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Sorry missed the disclaimer. When I moved there I thought of it as me moving to the Plains. I found locals liked to say Midwest this and Midwest that though, but I find Midwest to be a pretty useless term in general. I mean if you can find people in Pennsylvania, Kentucky, Wisconsin, and Nebraska all claim to be in the same region isn't that region such a catch all as to be nonexistent.
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Old 07-02-2014, 03:26 PM
 
Location: Bothell, Washington
2,800 posts, read 5,035,541 times
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I am originally from Lincoln, Nebraska, just moved away a few years ago so I thought I could still chime in. Nebraska is definitely Midwest- many people are making some distinction between great plains and midwest- but officially those two are one in the same- the great plains are a part of the midwest- a subregion of the Midwest. And if you look at what local TV and local businesses in the area (at least in places like Omaha and Lincoln) refer to themselves, it is completely Midwest. ("the largest ___ retailer in the Midwest", "The Midwest's leader in___", etc.)
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Old 07-02-2014, 04:29 PM
 
Location: IN
22,365 posts, read 38,989,003 times
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Quote:
Originally Posted by jm31828 View Post
I am originally from Lincoln, Nebraska, just moved away a few years ago so I thought I could still chime in. Nebraska is definitely Midwest- many people are making some distinction between great plains and midwest- but officially those two are one in the same- the great plains are a part of the midwest- a subregion of the Midwest. And if you look at what local TV and local businesses in the area (at least in places like Omaha and Lincoln) refer to themselves, it is completely Midwest. ("the largest ___ retailer in the Midwest", "The Midwest's leader in___", etc.)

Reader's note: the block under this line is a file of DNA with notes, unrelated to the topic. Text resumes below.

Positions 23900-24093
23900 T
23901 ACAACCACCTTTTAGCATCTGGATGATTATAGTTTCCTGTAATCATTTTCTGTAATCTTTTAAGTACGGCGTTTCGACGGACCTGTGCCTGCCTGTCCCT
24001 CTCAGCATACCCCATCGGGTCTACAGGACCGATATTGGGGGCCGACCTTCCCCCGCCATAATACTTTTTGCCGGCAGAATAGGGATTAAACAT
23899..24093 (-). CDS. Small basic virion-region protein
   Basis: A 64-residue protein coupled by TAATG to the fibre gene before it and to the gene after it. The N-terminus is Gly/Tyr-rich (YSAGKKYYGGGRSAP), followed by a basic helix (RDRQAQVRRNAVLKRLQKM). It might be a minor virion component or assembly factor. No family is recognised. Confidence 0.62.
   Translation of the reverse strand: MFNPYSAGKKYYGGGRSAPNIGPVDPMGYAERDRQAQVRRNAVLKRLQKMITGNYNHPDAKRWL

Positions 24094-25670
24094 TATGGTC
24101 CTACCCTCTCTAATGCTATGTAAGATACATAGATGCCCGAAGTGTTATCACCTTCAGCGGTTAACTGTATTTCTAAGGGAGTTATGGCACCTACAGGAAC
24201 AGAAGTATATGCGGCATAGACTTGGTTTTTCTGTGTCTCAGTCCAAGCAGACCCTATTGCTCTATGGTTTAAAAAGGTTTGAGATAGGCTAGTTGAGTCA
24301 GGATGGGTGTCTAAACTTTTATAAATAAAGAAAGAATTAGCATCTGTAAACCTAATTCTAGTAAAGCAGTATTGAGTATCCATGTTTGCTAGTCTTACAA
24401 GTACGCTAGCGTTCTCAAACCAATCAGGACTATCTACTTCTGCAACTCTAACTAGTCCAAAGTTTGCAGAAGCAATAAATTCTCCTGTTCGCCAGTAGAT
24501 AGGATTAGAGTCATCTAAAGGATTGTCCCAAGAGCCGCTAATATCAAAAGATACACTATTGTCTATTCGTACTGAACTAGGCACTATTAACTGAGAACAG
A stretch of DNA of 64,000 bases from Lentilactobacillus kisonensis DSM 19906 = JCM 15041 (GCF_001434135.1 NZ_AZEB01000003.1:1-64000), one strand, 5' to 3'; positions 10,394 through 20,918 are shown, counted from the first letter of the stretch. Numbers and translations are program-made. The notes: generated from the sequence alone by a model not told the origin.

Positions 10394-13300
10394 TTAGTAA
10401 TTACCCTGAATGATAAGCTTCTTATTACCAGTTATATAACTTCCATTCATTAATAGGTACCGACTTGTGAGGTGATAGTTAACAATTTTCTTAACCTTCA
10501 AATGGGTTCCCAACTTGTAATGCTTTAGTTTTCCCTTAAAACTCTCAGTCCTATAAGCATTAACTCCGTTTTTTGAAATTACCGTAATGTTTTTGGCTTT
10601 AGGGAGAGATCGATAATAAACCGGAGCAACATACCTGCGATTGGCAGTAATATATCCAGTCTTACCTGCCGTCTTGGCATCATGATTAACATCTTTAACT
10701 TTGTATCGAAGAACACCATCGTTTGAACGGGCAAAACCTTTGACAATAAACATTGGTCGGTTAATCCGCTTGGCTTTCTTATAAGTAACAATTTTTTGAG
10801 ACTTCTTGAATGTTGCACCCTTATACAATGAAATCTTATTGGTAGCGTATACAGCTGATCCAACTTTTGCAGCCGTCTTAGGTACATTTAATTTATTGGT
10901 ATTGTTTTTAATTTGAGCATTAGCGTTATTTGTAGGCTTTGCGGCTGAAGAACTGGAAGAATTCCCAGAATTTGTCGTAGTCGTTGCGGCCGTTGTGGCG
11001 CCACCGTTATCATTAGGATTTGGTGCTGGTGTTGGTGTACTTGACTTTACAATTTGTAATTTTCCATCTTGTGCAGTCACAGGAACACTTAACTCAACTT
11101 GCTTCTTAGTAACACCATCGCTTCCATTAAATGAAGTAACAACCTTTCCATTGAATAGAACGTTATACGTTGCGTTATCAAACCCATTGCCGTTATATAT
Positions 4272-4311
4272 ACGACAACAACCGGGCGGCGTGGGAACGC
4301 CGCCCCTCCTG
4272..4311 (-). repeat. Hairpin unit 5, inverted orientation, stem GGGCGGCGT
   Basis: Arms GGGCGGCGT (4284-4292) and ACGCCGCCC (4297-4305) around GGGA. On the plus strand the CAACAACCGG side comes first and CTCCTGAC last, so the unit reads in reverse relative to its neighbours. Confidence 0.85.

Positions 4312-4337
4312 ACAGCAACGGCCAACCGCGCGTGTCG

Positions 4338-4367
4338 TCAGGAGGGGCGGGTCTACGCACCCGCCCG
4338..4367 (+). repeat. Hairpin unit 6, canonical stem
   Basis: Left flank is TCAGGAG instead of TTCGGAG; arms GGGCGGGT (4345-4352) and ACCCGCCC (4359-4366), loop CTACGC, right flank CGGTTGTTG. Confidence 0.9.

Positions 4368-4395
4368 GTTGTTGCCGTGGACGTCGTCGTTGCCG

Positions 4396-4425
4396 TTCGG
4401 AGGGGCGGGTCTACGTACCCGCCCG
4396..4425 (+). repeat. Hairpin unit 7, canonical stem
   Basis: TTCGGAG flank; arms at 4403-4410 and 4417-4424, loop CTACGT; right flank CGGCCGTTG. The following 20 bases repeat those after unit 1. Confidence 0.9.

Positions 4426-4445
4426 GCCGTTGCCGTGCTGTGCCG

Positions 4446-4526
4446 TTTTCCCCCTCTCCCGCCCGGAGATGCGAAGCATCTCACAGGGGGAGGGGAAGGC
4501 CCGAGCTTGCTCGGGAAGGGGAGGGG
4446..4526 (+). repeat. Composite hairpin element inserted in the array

The default for "advertising" is Midwest, but areas west of highway 183 in Nebraska have far more in common with the western US overall compared to the Midwest. This is the shorter grass prairie region of Nebraska where cattle ranches dominate the landscape, the Sand Hills are a significant geographical feature in the region, population density is far lower (most counties at frontier level densities), not very economically diverse at all, and leaning semi-arid in precipitation patterns. All of these features are just not found in the Midwest.
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Old 07-03-2014, 08:04 AM
 
Location: Lehigh Valley, PA
2,309 posts, read 3,879,856 times
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Quote:
Originally Posted by Filthy McNasty View Post
You are correct. It is more "midwest" than Ohio, Pennsylvania, or Indiana.

To even say the state of Pennsylvania is a "" little "" Midwest "" be be like saying Buffalo NY and the Jersey shore are also Midwest.

I live in the Lehigh Valley of eastern PA and two of my neighbors commute to Manhattan daily for work.
There's nothing Midwest about Pennsylvania.

I grew up from age 12 in Sterling, Co which is 30 miles south of Sidney Ne. Sidney looks, smells and is far different geographically than say Nebraska City, Omaha or Lincoln.

Western Kansas, Eastern Colorado, Western NE and Southeastern WY should be considered the Great Plains when referencing geographic areas of the United States.
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Old 07-03-2014, 01:23 PM
 
Location: Denver
898 posts, read 847,303 times
Reputation: 858
Great Plains, the Heartland, the Midwest...